New book catalogues Villanovans in professional sports

Hannah Misner

Did you know that a Villanovan shot the NBA’s first 3-pointer? Or that there were two Villanovans in the infamous Black Sox game?

These are only a tiny sample of the plethora of intriguing facts behind the cover of “The Wildcats: A History of Villanovans in Professional Sports” by Michael P. Connolly, ’72. The author passed away on Sept. 10, 2001, and his wife, Nancy E. Brown-Connolly, ’73, completed and published the book on his behalf.

“[Michael] felt that the University was losing its own history and that we needed to know who we are as an institution and what values we represent so that they won’t be lost but valued and preserved,” Connolly said. “This was his way of preserving the value of his Villanova years and highlighting the history and value that comes with a Catholic education.”

Connolly emphasized the dedication of her husband to this task. “[He] had to spend an enormous amount of time and effort to research and interview all of the athletes represented,” she said. “This was no easy task – he went to every sports hall of fame in this country, interviewed surviving family members and even one woman in a nursing home who was so pleased that someone would remember her late husband.” She said that her husband dedicated over 25 years of his life to this book.

The 400-page coffee table book contains over 600 pictures and 175 biographies of individual athletes who have gone on to play at the professional level throughout Villanova’s history. Contrary to the present-day fixation on the men’s basketball team, Connolly’s book encompasses a wide range of Villanova sports, making it a true embodiment of the ‘Nova Nation.

“I think after reading the book you will see that all sports, and some you hadn’t thought about, deserve to be recognized and lauded,” Connolly said. “Michael wanted to make sure the book was balanced and recognized the contributions of all sports at Villanova. I think he succeeded.”

However, the book is not just about sports; it also highlights the history of the University’s community.

“[The book] catalogues a history that is rich and diverse; a history that most people are unaware of,” Connolly said. “It is a history that shows connections between people and institutions and exemplifies a set of values that is important.”

While reading the biographies and captions, it becomes evident that a chronicle of Villanovan sports reveals interesting facts about the University’s history as a whole because the stories mirror the state of the University at that time. For instance, our first sport, baseball, used to be played on what is now known as Mendel field.

Student-athletes recall the construction of buildings and the most prominent issues on campus during their time at Villanova. For example, athletic programs have endured hardships throughout the years, such as when the football program was suspended for a short time in the 1980s.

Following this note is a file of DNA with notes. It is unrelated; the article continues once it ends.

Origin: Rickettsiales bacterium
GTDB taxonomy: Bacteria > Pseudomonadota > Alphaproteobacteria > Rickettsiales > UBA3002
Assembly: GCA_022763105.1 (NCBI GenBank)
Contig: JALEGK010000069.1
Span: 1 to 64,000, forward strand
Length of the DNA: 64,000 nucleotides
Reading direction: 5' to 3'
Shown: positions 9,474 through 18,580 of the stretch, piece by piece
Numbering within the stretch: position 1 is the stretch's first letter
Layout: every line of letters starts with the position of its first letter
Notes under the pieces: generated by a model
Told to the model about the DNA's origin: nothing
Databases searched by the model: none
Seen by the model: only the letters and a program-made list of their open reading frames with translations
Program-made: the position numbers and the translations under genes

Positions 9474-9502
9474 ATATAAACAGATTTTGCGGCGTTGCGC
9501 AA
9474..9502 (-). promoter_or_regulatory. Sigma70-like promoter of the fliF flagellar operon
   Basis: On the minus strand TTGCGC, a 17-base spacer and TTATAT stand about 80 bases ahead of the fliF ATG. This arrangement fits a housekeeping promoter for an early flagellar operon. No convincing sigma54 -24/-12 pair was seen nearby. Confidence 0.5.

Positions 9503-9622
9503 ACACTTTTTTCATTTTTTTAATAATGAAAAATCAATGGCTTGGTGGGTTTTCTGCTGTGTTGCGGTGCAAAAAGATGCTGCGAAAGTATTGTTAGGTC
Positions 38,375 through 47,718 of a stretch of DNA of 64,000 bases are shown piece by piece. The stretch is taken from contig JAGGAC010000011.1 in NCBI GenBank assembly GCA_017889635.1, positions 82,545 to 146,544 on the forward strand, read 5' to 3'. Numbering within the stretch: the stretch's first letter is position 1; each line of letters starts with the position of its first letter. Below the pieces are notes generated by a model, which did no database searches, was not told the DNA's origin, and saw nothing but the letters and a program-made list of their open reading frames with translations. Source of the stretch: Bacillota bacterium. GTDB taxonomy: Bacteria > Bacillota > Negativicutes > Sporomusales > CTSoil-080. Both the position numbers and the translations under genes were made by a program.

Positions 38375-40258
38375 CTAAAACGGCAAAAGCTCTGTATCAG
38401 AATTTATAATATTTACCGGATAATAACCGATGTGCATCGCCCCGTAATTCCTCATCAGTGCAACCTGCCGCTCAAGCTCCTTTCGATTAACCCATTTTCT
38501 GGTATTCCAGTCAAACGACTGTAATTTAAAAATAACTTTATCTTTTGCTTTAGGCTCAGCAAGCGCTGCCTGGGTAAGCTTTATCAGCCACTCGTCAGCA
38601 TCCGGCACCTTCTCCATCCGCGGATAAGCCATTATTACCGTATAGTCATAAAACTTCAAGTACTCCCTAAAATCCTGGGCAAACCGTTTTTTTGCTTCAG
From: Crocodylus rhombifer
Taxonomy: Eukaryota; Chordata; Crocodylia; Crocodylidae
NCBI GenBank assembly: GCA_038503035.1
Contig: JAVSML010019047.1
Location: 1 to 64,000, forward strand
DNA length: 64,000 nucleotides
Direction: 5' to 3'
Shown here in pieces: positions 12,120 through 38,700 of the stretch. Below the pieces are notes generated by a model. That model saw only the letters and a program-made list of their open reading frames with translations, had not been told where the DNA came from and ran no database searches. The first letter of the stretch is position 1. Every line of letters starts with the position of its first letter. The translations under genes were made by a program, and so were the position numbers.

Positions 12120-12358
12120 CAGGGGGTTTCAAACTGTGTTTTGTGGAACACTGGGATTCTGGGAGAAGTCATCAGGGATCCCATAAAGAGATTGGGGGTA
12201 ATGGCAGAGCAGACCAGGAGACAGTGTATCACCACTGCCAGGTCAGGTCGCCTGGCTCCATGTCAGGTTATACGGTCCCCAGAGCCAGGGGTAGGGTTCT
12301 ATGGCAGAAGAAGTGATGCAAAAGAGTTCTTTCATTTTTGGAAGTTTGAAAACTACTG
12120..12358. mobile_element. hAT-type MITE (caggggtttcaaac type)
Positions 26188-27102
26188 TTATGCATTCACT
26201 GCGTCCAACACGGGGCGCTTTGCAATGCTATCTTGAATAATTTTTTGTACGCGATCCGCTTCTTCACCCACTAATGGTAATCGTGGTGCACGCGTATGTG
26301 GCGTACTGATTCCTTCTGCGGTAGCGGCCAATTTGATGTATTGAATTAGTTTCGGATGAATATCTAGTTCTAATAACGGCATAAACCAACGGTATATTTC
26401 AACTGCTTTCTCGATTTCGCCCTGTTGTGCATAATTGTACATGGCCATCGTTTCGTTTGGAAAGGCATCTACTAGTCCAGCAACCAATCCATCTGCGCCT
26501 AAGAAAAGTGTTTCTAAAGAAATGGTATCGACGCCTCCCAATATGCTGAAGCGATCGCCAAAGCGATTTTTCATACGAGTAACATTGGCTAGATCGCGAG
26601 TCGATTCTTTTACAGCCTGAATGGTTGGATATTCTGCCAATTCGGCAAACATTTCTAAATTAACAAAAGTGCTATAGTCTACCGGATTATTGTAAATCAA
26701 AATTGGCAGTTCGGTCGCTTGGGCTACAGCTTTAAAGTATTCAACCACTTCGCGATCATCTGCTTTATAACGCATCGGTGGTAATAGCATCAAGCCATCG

The University has also been forced to close down twice, once to serve as a hospital during the Civil War and once for safety precautions during the Catholic riots in Philadelphia. The book even describes the people behind the names of the Jake Nevin Field House and Goodreau Stadium, commonly called Villanova Stadium.

“The Wildcats” illustrates how many former Villanovan athletes have dedicated their lives to helping others and giving back to the community, which Connolly said is “a legacy by example that we should value and know about.”

The crucial aspect that separates Villanovan athletes from other college athletes is the University’s emphasis on service and community. An enthusiastic Connolly believes that “those are embedded values and a part of our Catholic values and education, and that is at the root of [athletic success].”

“Villanova attracts students who want to work hard and perform well but also have a value system,” she said. “Athletics allows students to learn lessons about competition and try to excel past what they thought they could do; it also gives balance and it is healthy.”

Proceeds from book sales will benefit the Michael P. Connolly Legacy Foundation. The foundation is a non-profit organization formed to provide scholarships to Villanova students who, due to the death of a parent, are financially unable to continue their education. The University does not currently have such a program, and the death of a parent usually affects one or two students every year.

“Contrary to popular belief, not every family who goes to Villanova is well-healed and even some of those in the middle are struggling, and everyone is not always well insured,” Connolly said. “Students at Villanova have worked hard to get there and stay there, and I think we should have a fund that supports them during this time of loss.”

She would like to encourage past and present members of the Villanova community to help make this foundation a reality. “I am donating the proceeds of the book as my contribution, but we need to sell 10,000 [copies] to make this a reality,” she said. “That is the Villanova community’s contribution.”

“The Wildcats” is an ideal holiday gift for any history or sports buff and, of course, any Villanovan.

There are copies available to borrow from the Falvey Memorial Library and for sale at the University Book Store or mail orders can be placed through or Each copy is $78 plus $8 for shipping and handling.